Behind a Window: NYC Windows & Micro Stories

My homegirl Naomi aka nowme has been working on a 365 day photo challenge. Her muse has been NYC windows. Every day she posts a new image of a window on Instagram. Two weeks ago she posted this picture of a baroque-looking building with a window that seemed to capture the sky. It was stunning and I told her so. She responded suggesting we collaborate: she posts the pics and I write the stories.

I’ve taken Naomi’s challenge seriously—in that I’ve written a story for every picture she’s posted since. However, I haven’t taken it so seriously that I get hung up on what the story should be. I’m not a fiction writer so I just roll with whatever flows. My caveats are that the main character is a woman and that the stories are no more than 100 words.

I will post them on a daily basis going forward. See our first few below:



Mina gathered the sky in her apartment. She’d waited for the moment the gods turned their backs, to stretch a hand out of her window, and with thumb and forefinger pull the sky—like a sheet of paper from a stack—through the open space. She expelled the deep violet dark of night for the bright blue hope of constant day.



Tara grabbed her granddaughter’s hand. “Stop,” she said, planting her feet on a crack in the sidewalk. Like a vine sprung from the earth, her memories wended their way around her toes, crawled up her body and swallowed her whole. She was back in the kitchen of her father’s diner, sunlight slicing through the blades of the fan in that window. She hadn’t walked this way in 40 years, her father gone just as long. Would he recognize his little girl with the crow’s feet and greying hair? She yearned to be kid again, holding her daddy’s hand.



Fall was right around the corner and both her boys were back to school.  Her husband kissed her eyelids, his pre-work ritual, whispering I love you into her hair. After he left, Teresa glanced around the living room, content to be alone. Her eyes snagged on the ragged edges of her curtains. Her mama had sewed them for her when she and Juan married 15 years before. Between washings, games of hide-n-seek, and Bosco—her rescue tomcat—seasoning his claws on the hem daily, the curtains were a mess. They were her security blanket, a cover against the outside world.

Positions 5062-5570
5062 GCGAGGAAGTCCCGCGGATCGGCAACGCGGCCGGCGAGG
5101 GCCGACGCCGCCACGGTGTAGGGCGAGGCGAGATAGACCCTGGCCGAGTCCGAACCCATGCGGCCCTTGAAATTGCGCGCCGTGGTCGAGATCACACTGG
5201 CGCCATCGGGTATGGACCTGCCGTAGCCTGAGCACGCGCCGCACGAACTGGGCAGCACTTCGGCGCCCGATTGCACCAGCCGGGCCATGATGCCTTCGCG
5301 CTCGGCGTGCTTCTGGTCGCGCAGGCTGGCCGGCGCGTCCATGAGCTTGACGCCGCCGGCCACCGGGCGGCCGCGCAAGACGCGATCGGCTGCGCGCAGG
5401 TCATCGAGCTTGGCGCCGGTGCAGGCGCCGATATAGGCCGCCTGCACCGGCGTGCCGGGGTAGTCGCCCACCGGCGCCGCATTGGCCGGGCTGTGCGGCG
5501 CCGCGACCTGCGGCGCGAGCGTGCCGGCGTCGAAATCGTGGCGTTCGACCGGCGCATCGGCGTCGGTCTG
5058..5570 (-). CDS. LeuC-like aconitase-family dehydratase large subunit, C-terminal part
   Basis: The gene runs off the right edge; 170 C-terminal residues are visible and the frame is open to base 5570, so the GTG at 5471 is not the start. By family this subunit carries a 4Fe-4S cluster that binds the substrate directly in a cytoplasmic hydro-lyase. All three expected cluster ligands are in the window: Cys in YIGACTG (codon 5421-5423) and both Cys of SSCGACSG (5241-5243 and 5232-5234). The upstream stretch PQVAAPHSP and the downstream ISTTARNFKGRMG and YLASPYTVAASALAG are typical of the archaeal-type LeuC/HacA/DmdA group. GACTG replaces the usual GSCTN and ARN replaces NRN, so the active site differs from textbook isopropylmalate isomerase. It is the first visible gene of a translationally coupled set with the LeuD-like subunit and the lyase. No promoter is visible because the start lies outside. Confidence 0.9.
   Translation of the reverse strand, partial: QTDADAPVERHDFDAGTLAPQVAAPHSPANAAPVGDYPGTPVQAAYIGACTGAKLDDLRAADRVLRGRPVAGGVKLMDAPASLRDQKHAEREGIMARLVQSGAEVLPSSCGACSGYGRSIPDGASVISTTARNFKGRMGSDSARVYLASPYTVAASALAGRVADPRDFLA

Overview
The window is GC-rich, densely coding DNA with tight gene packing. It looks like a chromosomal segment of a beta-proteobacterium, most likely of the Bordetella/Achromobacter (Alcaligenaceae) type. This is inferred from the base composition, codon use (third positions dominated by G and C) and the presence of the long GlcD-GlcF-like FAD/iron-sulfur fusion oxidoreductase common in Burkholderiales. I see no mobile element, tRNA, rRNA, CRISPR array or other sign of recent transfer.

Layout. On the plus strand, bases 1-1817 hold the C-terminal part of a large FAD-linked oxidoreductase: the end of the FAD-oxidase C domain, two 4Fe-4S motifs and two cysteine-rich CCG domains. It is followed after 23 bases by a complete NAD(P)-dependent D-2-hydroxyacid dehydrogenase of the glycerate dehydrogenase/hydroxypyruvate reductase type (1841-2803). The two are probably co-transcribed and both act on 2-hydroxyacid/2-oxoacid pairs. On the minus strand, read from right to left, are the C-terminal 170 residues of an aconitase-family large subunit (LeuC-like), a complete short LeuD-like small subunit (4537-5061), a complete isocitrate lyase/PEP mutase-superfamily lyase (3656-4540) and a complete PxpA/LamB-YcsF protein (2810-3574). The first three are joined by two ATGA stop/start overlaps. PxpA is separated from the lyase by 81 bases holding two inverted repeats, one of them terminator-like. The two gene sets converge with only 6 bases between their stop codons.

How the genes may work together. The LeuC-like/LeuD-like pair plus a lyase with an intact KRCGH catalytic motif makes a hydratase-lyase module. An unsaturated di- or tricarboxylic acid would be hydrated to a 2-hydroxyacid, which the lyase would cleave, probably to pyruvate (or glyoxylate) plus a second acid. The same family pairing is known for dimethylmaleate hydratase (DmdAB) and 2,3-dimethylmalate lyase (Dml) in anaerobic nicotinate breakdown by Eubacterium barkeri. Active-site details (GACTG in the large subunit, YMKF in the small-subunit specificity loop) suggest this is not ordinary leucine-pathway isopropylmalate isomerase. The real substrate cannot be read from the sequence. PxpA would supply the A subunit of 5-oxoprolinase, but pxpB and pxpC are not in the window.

The password was so easy it was ridiculous, fabric. The owners—two friends who grew up together in the Bronx—figured nobody would guess that they just removed the ‘s’ from the sign outside. The bass from the music vibrated the plywood in the windows and shook plaster from the rafters. Makeela snatched the pencil out of her ‘fro and scratched poetry in her notebook. Warfare, a weekly underground movement, boasted street kids wielding their social commentary like a knife. One day she’d have the courage to grab the mic and let loose her words, like butterflies, into the world.



Ayanna peeped from the arched windows in her office, a warm cozy space, filled with artwork and colorful Turkish rugs scattered about. Her modern plank of a desk was pushed against the radiator by the window. Under the desk was a small eggplant-purple, furry rug big enough to warm her feet if her kitten, Sophie, allowed. Ayanna was a ghostwriter. It paid good money but she wanted to write fantasy. She wished she could levitate on the other side of the glass and reimagine the circular tiles on the building as dragon scales. “Jump,” she whispered, opening her laptop.



Seasone daydreamed about Thanksgiving—her favorite holiday—every time she strolled past this window on her way home from her waitressing job at Joyelle’s. The warm golden light inside, against the arrival of dusk outside attracted her like a moth to a kitchen light. The first time she spotted the window, she stopped in her tracks and just stared. She could see it now, her and her imaginary husband and their two kids—a boy and a girl—waiting for the grandparents, aunts and uncles to arrive from Maryland. It was so vivid she could smell the turkey. One day.




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